How to enrich a brand portfolio? Earth, wind, water, and fire are the four classical elements that keep our earth in balance.
In the business world, a similar combination of elements helps make a huge impact on the business’s everyday success. Although it can seem counter-intuitive, one element in particular — fire — is often the key ingredient in revitalizing an ecosystem. In many areas, such as the forest, a wildfire can actually increase biodiversity and stability by returning nutrients to the soil and reducing the dominance of a particular species or type of life. Amazon Fresh will be an exciting, disruptive force - bring it on.
We apologize for the inconvenience.” These sorts of notices play an important role in managing a business’s relationship with its patrons because a lot of behavioral economics research has shown that when consumers feel like a rise in price is unfair, they’ll have no compunctions about taking it out on the entity in question — even if that means switching to a rival, even more expensive brand (or coffee shop). If they feel the increase was justified, on the other hand, they won’t act out in this manner.
But how do consumers decide whether a given rise in price is fair? This is definitely a case of “more research is needed,” but these findings could point to interesting ways for companies to raise prices without alienating customers. Floating New Brand Extensions, Aston Martin and Virgin Take to the Seas - brandchannel: Aston Martin may be known for its James Bond-favored sporty luxury cars, but it’s going big in its next venture.
The 102-year-old British car manufacturer has decided to get into the boat business. A partnership with Dutch yacht-maker Quintessence is producing a co-branded speedboat to extend the luxury spirit of the car to the high seas. The AM37 and AM37 S are both being designed by naval architects Muldar Design with the input of Quintessence and Aston Martin on “every single item—from the dashboard, to the deck, and down the finest detail of the interior,” according to a press release from Quintessence. The Worst Brand Extensions of 2013. What were they thinking?
By Robert KlaraJanuary 14, 2014, 12:53 AM EST The Worst Brand Extensions of 2013 Shaq Soda Illustration: Stephen Cheetham. Why It Pays to Be a Category Creator. People have been brewing coffee for more than 500 years, but if you go into a kitchen today to look at how it’s made, you’ll probably see a process that bears little resemblance to the methods used just a generation ago.
In homes and businesses alike, consumers are shifting to the cup-at-a-time pod-style brewing pioneered by Keurig in the 1990s as an alternative to the messy communal office coffeepot. The company began moving into the home market in 2004, and sales took off. K-Cups now come in more than 200 flavors and sell for about 50 cents apiece. That’s 10 times the cost per cup of coffee brewed by traditional methods, but consumers are willing to pay for the speed and convenience: In 2012 U.S. sales of Keurig coffeemakers and pods exceeded $3.8 billion, and the coffeemakers had a dollar market share of more than 40%. Keurig achieved these results not through typical incremental innovation but by creating an entirely new category—something every company should aspire to do. 1. 2. Creating New Subcategories is the Path to Real Growth: More Data.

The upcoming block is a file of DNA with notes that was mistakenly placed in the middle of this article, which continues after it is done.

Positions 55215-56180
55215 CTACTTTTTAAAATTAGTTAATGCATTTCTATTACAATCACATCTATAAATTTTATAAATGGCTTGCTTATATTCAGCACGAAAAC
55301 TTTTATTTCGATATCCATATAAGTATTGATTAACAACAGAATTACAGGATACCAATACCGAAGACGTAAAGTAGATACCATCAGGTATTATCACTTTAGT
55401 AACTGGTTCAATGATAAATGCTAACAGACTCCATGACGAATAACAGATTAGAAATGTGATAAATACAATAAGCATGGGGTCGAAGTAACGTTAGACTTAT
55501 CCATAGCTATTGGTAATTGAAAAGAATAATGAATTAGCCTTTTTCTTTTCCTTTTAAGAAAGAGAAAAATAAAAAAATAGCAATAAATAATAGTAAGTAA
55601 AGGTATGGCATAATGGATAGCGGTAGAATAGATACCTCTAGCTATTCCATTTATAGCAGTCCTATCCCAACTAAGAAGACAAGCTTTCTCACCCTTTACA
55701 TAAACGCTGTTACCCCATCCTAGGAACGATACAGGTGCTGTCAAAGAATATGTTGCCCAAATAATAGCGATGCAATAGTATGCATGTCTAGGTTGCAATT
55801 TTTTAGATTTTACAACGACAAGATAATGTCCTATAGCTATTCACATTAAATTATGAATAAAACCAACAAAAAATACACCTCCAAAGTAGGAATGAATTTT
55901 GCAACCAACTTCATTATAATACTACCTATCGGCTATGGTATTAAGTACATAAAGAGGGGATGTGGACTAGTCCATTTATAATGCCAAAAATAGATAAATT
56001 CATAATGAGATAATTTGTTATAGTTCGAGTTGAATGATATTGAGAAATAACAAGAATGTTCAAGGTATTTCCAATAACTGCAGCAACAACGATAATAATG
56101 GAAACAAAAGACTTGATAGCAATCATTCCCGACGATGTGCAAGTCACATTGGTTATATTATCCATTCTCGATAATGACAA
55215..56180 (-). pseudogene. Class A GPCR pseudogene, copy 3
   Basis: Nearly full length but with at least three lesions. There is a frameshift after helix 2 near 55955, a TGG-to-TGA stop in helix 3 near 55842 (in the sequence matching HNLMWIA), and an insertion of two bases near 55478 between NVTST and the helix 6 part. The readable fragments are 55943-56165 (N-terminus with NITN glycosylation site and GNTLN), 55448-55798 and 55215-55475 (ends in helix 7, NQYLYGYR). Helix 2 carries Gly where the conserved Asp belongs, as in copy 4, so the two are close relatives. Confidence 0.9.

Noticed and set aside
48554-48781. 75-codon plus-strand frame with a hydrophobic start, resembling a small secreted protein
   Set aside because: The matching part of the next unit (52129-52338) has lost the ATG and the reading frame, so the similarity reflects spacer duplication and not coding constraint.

In my book, Brand Relevance I argue that the only path to real growth, with rare exceptions, is to engage in transformational or substantial innovation that creates “must haves” that define new subcategories (or categories). In virtually any product arena that you examine over a long period of time, from water to banking to computers, any growth spurt, (again, with rare exceptions) can be associated with such an innovation. For example, in the Japanese beer market the market share trajectories changed only four times in over 40 years.
In three of those instances new subcategories were formed, and in the fourth two subcategories were repositioned. In a recent article in the Harvard Business Review, Eddie Yoon and Linda Deeken provide more evidence of this phenomenon. They observed that if you analyze Fortune’s lists of the 100 fastest-growing U.S. companies from 2009 to 2011, 13 of those companies were instrumental in creating a new category or subcategory. Brand Extension Research - The Innovator of Brand Extension. BMW, in a First, Shares Its Logo and Design Chops with Other Brands. First BMW opened its first retail store, in Paris, last spring.
And now, the brand is spreading itself around the world with a new licensing strategy that, for the first time, takes its marques outside the dealer channel with new products. Now bearing the BMW imprimatur and logos are a variety of new licensed product lines that bring the automaker to a new range of lifestyle brand partners, including Maclaren baby strollers (coming in January) with four-wheel suspension and "ergonomic removable seat liner," Aspex sunglasses with 360-degree pivotable hinges, Group III travel accessories included BMW-branded luggage, and Ball Watch watches. "This is something they've never really done before, but BMW decided that this [program] could really help build impressions and engage the customer," Jeff Lotman, CEO and founder of Los Angeles-based Global Icons, the brand-licensing agency working with BMW, told brandchannel.
Ball Watch: Ball Watch is the perfect accessory to the BMW program.